Commissioners discussed recent police force against protesters during Wednesday’s Police Review Commission meeting and resolved to urge City Council to restrict use of tear gas, certain baton strikes and nonlethal projectiles.
The commission unanimously passed a number of proposals related to crowd-control techniques. Alison Bernstein, vice chair of the commission, said the commission’s ultimate proposal to City Council was to suspend the use of tear gas until the commission has an opportunity to conduct a complete investigation and to suspend the use of over-the-shoulder baton strikes and projectiles until the commission has an opportunity to review the policy.
No representatives from Berkeley Police Department were present at the meeting. According to Bernstein, this was because BPD had been anticipating large protests elsewhere in the city.
The concerns came after recent protests over police brutality and grand jury rulings related to the deaths of two unarmed black men because of police force. During some demonstrations, police responded with less-than-lethal methods to disperse protesters, such as firing tear gas and rubber bullets at Saturday’s protests. Although many who protested did so peacefully, some threw rocks, bricks and other objects at officers, according to BPD spokesperson Officer Jennifer Coats.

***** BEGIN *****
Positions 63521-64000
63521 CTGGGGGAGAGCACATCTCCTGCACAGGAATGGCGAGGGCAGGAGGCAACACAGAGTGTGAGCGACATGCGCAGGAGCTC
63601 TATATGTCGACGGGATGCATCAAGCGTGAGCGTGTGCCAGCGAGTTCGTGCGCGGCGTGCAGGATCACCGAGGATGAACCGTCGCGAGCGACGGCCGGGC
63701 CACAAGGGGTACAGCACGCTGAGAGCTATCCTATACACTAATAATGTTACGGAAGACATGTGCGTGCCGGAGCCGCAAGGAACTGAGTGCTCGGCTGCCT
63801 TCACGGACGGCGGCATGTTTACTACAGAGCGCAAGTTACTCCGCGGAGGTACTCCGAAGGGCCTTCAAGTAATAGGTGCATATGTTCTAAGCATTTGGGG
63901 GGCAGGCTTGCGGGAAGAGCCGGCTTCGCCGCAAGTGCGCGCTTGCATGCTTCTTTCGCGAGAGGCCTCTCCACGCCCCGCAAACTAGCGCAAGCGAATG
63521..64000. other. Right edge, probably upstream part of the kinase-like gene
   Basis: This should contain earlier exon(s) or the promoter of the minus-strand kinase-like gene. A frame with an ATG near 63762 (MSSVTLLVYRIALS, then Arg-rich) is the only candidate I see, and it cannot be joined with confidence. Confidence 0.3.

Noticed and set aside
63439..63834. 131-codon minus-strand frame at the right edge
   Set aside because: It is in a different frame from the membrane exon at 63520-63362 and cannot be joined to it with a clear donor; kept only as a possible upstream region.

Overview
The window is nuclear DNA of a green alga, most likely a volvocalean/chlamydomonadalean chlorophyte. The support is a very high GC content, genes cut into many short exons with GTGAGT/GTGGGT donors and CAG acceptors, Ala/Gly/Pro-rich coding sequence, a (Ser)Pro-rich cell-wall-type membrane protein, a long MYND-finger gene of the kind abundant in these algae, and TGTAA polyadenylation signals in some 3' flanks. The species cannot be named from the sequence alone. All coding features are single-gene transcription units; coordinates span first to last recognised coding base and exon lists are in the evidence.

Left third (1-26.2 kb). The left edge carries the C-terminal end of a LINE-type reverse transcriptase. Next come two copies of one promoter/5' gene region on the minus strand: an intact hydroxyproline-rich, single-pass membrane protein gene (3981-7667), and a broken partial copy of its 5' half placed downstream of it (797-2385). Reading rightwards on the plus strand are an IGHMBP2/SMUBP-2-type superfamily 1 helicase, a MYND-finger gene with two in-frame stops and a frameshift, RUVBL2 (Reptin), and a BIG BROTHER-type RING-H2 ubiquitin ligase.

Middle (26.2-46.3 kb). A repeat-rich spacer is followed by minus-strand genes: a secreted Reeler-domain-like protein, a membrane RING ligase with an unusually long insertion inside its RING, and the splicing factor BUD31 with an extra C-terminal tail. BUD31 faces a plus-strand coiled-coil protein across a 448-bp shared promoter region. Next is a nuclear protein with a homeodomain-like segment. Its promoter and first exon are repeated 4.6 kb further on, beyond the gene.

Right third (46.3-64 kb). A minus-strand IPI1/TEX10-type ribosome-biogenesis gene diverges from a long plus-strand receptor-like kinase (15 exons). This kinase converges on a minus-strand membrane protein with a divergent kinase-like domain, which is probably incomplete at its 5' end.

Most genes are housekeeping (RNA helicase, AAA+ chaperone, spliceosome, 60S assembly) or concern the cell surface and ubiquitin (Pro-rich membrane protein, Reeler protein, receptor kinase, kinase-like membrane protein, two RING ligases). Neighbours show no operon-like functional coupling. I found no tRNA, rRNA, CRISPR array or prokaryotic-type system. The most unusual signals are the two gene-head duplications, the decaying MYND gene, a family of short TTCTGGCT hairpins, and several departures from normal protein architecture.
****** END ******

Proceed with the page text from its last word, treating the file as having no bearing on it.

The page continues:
Michael Sherman, chair of the commission, said he questioned the effectiveness of tear gas usage by the police. He noted that the use of tear gas has been counterproductive in past protests, causing so much commotion that more people entered the streets and the situation escalated.
Ben Schaub, a Berkeley resident, said during the public comment section at last night’s meeting that he was hit by a tear gas canister at one of the protests. Another Berkeley resident who spoke during public comment called police violence Saturday “absolutely horrific.”
Mayor Tom Bates postponed a City Council meeting scheduled for Tuesday night due to concerns of protesters overcrowding the building. Instead, Councilmembers Jesse Arreguin and Kriss Worthington listened to a crowd of protesters who gathered on the steps of Old City Hall.
Arreguin said that the commision’s proposal is exactly what he wants City Council to consider and that he hopes to bring an item to the council regarding an independent investigation on the policies surrounding the issue.
“We need to change our policies around how we respond to large crowds and demonstrations,” he said. “(The current policies are) not consistent with our community’s values.”
The earliest that the council can review the commission’s proposal is January, according to Arreguin.